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Artificial Intelligence Coin Grading Research

Hi, my name is Ross and I am a student, in my business class we are conducting a research paper on a topic of our choosing, and I chose the prospect of an Artificial Intelligence Coin Grading **Business. I am polling to see how what the general consensus amongst other coin collectors is. The link is below, and no personal information is collected from the form. The results are also **public so everyone can see them after you submit an answer.
https://forms.gle/L7RYMnFyoUp7L6Wn7

PS: Sorry if this goes against any rules mods, feel free to take down if it does.

Comments

  • rickoricko Posts: 98,724 ✭✭✭✭✭

    @Ross117 ... Welcome aboard. You will find many here do not click on unknown links, and still others who are reluctant to provide information to an unknown entity. Good luck. Cheers, RickO

  • TomBTomB Posts: 20,725 ✭✭✭✭✭

    Welcome and I have to agree with @ricko. If you are just going to parachute into the forum and expect to get everyone to follow your link and fill out your survey then you might not get as much information, or as much reliable information, as you would if you actually spent the time to get to know the forum and participate in it. Good luck.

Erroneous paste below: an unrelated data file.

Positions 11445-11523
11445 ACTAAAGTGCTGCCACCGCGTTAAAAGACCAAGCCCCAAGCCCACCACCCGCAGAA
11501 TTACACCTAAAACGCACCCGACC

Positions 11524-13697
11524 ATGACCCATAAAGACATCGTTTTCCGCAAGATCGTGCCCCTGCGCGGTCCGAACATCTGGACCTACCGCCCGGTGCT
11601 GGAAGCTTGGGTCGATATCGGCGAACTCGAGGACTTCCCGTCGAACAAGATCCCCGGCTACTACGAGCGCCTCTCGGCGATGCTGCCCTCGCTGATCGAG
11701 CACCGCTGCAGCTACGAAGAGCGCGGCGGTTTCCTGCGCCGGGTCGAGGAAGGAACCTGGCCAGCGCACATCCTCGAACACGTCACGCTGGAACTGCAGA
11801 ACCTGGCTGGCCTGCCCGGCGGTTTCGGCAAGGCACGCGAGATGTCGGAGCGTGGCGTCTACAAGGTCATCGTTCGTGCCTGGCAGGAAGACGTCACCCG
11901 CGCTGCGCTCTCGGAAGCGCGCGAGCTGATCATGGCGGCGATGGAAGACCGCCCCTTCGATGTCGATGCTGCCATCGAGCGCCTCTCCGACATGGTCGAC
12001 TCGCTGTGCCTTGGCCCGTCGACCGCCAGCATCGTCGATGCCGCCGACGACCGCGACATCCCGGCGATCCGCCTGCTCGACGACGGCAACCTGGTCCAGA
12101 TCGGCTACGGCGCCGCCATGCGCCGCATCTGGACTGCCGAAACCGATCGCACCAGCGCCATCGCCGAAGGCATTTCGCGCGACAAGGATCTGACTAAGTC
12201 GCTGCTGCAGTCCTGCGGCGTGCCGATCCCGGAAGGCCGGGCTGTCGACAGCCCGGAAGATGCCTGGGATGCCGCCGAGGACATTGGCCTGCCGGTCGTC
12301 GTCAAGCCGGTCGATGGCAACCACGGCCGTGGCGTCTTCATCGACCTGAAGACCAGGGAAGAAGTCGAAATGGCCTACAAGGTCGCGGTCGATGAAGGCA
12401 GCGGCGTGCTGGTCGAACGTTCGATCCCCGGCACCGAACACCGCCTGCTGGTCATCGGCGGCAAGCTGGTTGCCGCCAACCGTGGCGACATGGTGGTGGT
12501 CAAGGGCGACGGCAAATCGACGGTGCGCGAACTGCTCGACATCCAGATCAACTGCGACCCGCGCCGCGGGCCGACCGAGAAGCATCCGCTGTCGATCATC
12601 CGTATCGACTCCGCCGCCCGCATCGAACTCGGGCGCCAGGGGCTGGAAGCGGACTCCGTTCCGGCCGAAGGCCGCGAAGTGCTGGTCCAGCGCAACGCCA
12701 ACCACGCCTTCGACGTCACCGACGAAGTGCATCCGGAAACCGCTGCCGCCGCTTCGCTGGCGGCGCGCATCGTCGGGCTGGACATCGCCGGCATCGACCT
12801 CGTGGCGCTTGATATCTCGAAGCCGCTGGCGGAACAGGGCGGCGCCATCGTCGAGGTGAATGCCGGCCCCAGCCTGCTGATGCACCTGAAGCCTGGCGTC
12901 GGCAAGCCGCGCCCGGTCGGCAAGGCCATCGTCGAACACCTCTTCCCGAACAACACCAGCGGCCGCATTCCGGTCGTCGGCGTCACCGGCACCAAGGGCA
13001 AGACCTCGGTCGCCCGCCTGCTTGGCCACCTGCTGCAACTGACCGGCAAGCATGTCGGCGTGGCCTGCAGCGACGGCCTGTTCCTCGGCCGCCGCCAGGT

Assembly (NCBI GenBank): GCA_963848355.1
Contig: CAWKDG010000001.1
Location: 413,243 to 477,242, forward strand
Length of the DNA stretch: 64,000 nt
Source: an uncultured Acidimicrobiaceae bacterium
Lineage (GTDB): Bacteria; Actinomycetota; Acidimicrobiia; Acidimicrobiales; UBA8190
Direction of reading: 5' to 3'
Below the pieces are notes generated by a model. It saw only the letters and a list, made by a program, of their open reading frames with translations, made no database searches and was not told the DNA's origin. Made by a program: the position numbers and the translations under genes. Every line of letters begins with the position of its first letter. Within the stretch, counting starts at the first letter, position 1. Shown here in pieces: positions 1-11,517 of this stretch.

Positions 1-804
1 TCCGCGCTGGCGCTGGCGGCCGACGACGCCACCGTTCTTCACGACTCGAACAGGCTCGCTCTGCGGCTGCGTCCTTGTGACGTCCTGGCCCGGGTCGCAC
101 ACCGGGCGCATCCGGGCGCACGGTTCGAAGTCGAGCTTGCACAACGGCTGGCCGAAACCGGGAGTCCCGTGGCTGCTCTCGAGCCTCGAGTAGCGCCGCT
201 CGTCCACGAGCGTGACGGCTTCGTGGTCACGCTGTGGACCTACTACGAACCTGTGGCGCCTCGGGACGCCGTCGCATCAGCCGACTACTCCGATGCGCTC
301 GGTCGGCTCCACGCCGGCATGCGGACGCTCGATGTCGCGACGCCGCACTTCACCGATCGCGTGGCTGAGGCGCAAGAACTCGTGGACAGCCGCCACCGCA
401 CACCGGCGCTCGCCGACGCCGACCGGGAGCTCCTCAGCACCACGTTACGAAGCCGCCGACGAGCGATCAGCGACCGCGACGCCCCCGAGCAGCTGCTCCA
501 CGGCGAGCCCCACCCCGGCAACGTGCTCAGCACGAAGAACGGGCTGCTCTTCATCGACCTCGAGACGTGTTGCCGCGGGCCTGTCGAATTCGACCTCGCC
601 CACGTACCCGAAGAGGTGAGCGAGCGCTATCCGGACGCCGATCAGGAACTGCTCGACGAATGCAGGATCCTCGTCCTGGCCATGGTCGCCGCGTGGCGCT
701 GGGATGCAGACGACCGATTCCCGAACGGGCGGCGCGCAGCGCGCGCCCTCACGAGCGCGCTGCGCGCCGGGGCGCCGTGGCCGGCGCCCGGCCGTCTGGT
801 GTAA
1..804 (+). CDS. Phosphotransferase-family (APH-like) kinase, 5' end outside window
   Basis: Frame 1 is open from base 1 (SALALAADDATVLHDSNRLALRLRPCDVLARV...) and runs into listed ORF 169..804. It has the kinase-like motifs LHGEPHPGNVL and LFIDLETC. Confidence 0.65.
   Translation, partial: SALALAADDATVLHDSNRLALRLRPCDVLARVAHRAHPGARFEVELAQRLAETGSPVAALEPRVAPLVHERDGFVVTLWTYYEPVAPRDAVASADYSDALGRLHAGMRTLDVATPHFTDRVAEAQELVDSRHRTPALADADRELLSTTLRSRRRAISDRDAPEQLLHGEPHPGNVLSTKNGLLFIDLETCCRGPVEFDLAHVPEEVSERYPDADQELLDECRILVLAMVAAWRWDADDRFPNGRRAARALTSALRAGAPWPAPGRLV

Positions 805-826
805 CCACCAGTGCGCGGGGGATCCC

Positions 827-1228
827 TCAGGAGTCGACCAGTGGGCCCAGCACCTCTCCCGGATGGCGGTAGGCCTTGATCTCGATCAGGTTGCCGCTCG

Thomas Bush Numismatics & Numismatic Photography

    In honor of the memory of Cpl. Michael E. Thompson

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  • justindanjustindan Posts: 697 ✭✭✭✭✭

    @Ross117 there is a ton of information out there about this subject on the internet. And it is my understanding some of the grading services have used/currently use AI.

    https://forums.collectors.com/discussion/1042609/pcgs-launches-ai-powered-coin-grading-technology
    https://boards.ngccoin.com/topic/422583-ai-grading/

    The link appears safe and links to google docs.

  • tcollectstcollects Posts: 825 ✭✭✭✭

    The computers take 6 months to grade each coin

  • DelawareDoonsDelawareDoons Posts: 3,234 ✭✭✭✭✭
    edited October 19, 2022 7:24AM

    Your questions are flawed because while I do believe an AI coin grading system is possible, I also believe the system would require the coins be in front of it, for lack of a better way of saying it. So I really don't think its something you can develop an app for, as it seems your revenue question implies.

    You need quality inputs for quality outputs, and the only way to create quality inputs for something like coin grading would be to have consistent, reproducible datasets for each example being graded.

    Professional Numismatist. "It's like God, Family, Country, except Sticker, Plastic, Coin."

  • johnny9434johnny9434 Posts: 27,476 ✭✭✭✭✭

    ( i hope you get some good investors ) ;)

  • silverpopsilverpop Posts: 6,597 ✭✭✭✭✭
    edited October 19, 2022 8:18AM

    i went to that site and think it's interesting to see where that leads

  • BStrauss3BStrauss3 Posts: 3,144 ✭✭✭✭✭